Uganda Banks cautious on lending rate reduction
Borrowers will have to wait a while longer to realise the effect of a 1% drop in the Central Bank Rate as banks weigh the pros and cons of adjusting their lending rates.
Prime lending rates have remained at an average of 27% since March, having declined from highs of 30% at the height of inflation in December.
“Lending rates will definitely go down. However, the pace will vary from bank to bank. Banks whose rates are at 24% (below the average) may not make immediate re-adjustments,” said Anthony Kituuka, the head of corporate banking at KCB Uganda.
On the other hand, banks with a higher-than-average rate of 29% may be forced to reduce rates, he added.
The Central Bank eased the June benchmark rate to 20% after holding it at 21% for three straight months as annual headline inflation fell for seven consecutive months.
Headline inflation has since fallen to 18.6% from highs of 30.5% in October, largely due to subdued demand by a tight monetary policy and increase in food supplies to markets.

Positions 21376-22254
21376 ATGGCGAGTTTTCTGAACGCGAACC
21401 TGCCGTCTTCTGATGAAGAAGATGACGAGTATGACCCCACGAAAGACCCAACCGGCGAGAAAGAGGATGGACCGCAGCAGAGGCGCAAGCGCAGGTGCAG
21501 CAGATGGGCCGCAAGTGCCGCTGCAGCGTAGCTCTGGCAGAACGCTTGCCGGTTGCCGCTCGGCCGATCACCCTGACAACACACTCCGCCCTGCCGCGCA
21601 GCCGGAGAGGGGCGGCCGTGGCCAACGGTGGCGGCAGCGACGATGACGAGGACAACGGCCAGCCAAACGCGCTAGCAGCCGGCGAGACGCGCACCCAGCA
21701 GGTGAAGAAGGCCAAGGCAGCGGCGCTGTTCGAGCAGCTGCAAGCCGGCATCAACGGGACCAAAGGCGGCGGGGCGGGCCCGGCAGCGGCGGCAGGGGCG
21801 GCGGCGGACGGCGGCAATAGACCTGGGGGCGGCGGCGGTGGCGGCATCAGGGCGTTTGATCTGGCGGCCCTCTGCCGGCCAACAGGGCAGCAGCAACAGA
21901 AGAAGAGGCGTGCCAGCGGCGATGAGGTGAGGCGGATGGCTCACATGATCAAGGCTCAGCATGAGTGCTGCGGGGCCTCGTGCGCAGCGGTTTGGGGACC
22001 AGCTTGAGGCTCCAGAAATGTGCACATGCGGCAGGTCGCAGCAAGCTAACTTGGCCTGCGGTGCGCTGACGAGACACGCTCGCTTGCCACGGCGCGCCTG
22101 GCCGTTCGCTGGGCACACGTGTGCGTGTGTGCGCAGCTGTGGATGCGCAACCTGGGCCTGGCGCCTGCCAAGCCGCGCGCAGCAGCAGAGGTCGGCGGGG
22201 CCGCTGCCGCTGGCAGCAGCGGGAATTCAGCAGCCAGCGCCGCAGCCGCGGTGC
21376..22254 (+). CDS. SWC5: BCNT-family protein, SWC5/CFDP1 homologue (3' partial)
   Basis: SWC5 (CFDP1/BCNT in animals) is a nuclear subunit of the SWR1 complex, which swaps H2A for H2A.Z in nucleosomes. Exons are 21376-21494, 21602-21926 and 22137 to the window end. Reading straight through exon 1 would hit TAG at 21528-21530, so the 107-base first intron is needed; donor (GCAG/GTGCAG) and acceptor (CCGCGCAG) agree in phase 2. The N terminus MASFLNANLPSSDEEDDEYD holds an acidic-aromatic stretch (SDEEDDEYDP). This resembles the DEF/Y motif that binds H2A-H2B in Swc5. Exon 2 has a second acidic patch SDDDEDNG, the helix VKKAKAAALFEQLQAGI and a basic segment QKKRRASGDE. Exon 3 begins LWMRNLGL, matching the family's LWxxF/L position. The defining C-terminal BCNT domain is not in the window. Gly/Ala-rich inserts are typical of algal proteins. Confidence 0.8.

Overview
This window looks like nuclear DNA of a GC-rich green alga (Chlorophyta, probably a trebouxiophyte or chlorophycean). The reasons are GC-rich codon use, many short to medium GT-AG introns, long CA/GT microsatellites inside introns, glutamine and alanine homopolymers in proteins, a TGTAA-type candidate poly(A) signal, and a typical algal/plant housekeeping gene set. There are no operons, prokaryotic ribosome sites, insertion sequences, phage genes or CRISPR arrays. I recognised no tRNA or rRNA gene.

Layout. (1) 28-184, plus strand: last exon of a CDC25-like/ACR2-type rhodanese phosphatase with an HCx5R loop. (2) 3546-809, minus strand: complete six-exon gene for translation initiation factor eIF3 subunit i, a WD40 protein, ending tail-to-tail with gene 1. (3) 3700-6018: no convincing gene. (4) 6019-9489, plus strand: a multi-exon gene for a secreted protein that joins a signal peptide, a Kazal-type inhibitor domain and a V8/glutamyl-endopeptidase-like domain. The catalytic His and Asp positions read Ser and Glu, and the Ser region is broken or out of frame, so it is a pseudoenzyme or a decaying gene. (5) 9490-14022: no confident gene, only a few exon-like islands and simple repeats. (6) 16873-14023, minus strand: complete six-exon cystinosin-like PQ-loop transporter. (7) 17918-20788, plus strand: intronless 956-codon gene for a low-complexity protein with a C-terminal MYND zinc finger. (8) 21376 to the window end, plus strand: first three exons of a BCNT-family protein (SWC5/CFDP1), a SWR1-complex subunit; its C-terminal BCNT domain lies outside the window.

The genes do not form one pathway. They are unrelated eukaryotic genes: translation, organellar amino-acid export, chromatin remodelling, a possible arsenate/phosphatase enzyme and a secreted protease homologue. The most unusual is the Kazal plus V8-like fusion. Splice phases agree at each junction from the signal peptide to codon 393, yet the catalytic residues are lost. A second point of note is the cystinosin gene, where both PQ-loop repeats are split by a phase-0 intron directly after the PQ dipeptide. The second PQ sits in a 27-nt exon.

AR Kalan, the Crane Bankboss, noted that the bank was still watching the financial environment, taking into account market forces of demand and supply before it can ease rates.
Analysts predict that a shift in lending rates by the big four commercial banks; Stanbic, Standard Chartered, Barclays and Centenary was the likely trigger for the much-expected industry wide lending rate reduction.
Faisal Bukenya, the Barclays Bank head of market making, said the bank was likely to ease the rates by 1% (from 27%) when a committee to make the decision sits later this month. Varghesse Thambi, the Diamond Trust Bank chief, was optimistic about reducing the lending rate as did Centenary Bank’s Fabian Kasi. They were, however, hesitant to commit to a specific rate reduction.
“There is a meeting scheduled for next week to decide on the banks’ lending rate. We can only be sure of changes to the prime lending rate after the meeting,” said Stanchart publicist, Herbert Zake.
“It is clear that disinflationary momentum in the economy has solidified, providing further evidence of the effectiveness of the tight monetary policy stance effected by the Bank of Uganda,” the governor, Tumusiime Mutebile, said recently.
Razia Khan, the Stanchart Africa regional head of research, noted that Mutebile’s comments signaled a start of a period of monetary easing to boost economic growth after initial estimates showed a fall in growth momentum to 3.2% from 6.7% the year before.
“There is room for further easing….the authorities will be keen to provide some stimulus to growth.
“The likelihood of big growth slowdown due to the Eurozone crisis makes it even more of an imperative for East African central banks to act fast to safeguard growth,” she said.
The New Vision Newspaper
10 June 2012